Tales of the Supernatural

 

Iruin-2

My serious writing commitment is to poetry (book out soon with Angella Horner’s pictures). But I enjoy taking part in writing groups, particularly the one in Chelmsford named “Write said Fred” and led by Mad Tom (well, he’s a psychiatrist). I’m beginning to think I could collect the stories I wrote for this. There are themes of a sort – confusion of identity, misunderstandings, no-one being quite sure where the border of reality is. Oh, and humour: I love writing dialogue.

Three of the stories could be described as ghostly or supernatural. Now outside writing, I just view the supernatural as an unknown country as real in its way as Australia (never having been there, Australia I mean). The ghostly or supernatural story, though, is when something outside our understanding invades the world of our understanding.

On such story features Viking traders forced by a storm to camp on a small Hebridean island which is now uninhabited and what happens overnight (not scary: this is a feelgood story). Another has a couple taking over a long-closed pub called “The Resolution” (that was the title for the Freds), finding out it had been named after a Napoleonic warship in honour of its stand-in captain who’d become a regular in the pub and then finding the past has a way of coming back. Again, not scary, though the story does include sadness.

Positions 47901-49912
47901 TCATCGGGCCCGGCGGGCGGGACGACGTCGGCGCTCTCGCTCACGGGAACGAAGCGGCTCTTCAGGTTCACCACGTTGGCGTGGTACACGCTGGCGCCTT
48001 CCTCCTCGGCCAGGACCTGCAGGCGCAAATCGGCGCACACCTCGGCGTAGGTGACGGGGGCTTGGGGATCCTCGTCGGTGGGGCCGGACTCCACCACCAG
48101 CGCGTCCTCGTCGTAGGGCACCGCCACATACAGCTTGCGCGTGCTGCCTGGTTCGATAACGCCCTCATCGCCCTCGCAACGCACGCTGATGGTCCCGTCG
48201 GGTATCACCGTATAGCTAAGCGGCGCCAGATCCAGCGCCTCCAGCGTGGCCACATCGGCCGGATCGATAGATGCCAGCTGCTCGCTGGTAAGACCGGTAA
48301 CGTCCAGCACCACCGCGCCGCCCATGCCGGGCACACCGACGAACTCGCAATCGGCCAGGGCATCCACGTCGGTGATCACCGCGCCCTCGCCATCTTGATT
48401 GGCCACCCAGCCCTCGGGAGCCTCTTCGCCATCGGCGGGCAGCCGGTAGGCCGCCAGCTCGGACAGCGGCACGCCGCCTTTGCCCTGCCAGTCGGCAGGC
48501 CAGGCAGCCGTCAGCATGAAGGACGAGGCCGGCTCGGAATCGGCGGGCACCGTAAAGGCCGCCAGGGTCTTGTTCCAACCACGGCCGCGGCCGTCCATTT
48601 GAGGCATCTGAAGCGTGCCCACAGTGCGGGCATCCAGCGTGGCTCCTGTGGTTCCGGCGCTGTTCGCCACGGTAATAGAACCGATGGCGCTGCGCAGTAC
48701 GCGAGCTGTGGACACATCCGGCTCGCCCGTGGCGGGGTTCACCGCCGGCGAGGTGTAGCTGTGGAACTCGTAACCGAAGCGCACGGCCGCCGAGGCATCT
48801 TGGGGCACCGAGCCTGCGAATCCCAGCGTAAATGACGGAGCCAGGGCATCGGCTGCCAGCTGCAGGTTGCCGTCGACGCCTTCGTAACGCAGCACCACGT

I’ve just written one that has gone way beyond the one thousand word guideline for Write said Fred, so I’ll have to do it in episodes. 4600 words when I set out to write 1000! It has just three characters of any substance – a damaged ex-copper (Tim Ward) who has left his home and old work area and set up a new life running  a computer services business from his new home in the Yorkshire Dales; a mid-nineteenth-century vicar in the same place (Rev Somerton Warley)  who investigates the scary tradition of the ghostly Kempsdale Riders and writes a book which Tim gets hold of; and a mysterious young woman (Talia McQueen) who appears when Tim is checking out a ruin involved in the story and encourages him to repeat the Reverend Warley’s experiment into the truth of the legend.